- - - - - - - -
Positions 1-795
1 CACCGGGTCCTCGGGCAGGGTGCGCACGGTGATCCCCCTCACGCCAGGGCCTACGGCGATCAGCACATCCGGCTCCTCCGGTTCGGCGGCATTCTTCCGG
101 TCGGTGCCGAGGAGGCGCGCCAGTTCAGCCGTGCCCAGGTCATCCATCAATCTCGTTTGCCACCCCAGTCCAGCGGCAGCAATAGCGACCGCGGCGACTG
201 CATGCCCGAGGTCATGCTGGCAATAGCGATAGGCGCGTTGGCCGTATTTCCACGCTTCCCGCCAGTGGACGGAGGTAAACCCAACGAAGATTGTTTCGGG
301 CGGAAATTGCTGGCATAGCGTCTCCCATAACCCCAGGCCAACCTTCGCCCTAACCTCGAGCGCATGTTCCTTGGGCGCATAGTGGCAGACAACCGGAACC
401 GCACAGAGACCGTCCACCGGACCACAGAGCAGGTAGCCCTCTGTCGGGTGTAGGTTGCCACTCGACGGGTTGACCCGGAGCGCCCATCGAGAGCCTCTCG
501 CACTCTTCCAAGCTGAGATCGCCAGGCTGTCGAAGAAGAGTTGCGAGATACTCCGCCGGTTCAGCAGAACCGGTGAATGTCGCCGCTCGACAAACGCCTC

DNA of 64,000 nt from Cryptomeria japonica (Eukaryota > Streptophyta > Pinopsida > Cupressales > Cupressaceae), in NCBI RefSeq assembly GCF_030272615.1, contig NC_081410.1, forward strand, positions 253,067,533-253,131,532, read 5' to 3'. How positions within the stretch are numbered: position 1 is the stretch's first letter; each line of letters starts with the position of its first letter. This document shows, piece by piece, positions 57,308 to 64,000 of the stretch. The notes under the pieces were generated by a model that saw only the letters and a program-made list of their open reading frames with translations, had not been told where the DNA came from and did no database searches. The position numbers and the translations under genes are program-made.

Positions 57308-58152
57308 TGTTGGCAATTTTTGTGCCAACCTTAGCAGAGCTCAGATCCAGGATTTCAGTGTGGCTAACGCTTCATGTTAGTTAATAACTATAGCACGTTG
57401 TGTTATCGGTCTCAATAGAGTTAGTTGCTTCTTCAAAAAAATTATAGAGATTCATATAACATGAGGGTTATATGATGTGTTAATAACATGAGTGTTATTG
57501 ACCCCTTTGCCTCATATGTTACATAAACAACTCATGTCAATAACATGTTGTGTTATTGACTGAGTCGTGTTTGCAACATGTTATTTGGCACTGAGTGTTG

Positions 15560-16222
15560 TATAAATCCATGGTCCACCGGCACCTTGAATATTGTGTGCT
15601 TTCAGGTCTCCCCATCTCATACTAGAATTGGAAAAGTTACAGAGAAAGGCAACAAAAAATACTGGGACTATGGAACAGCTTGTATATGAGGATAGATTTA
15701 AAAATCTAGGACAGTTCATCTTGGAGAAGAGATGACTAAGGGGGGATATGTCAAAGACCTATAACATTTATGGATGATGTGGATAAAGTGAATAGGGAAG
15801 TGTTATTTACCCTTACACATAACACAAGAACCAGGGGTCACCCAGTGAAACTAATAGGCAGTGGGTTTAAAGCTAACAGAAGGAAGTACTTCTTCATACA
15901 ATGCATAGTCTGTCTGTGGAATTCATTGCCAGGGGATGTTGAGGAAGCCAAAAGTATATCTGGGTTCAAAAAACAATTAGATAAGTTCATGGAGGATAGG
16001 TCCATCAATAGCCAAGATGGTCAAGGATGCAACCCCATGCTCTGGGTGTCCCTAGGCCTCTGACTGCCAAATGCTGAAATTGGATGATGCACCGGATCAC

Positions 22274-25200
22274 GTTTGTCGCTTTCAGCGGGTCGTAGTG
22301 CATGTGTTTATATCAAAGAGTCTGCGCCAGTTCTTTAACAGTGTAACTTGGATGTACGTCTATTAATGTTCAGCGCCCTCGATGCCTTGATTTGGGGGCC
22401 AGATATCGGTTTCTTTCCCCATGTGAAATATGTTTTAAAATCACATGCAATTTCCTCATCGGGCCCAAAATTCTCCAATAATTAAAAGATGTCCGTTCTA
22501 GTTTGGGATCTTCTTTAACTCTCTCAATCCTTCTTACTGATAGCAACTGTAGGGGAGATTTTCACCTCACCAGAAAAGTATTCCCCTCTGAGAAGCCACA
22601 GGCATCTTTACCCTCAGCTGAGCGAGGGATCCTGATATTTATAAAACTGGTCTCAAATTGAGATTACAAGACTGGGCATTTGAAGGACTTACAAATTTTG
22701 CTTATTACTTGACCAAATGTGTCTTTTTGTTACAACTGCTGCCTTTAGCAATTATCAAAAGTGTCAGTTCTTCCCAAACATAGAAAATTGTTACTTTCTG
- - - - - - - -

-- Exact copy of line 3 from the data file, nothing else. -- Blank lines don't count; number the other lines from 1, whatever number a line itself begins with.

101 TCGGTGCCGAGGAGGCGCGCCAGTTCAGCCGTGCCCAGGTCATCCATCAATCTCGTTTGCCACCCCAGTCCAGCGGCAGCAATAGCGACCGCGGCGACTG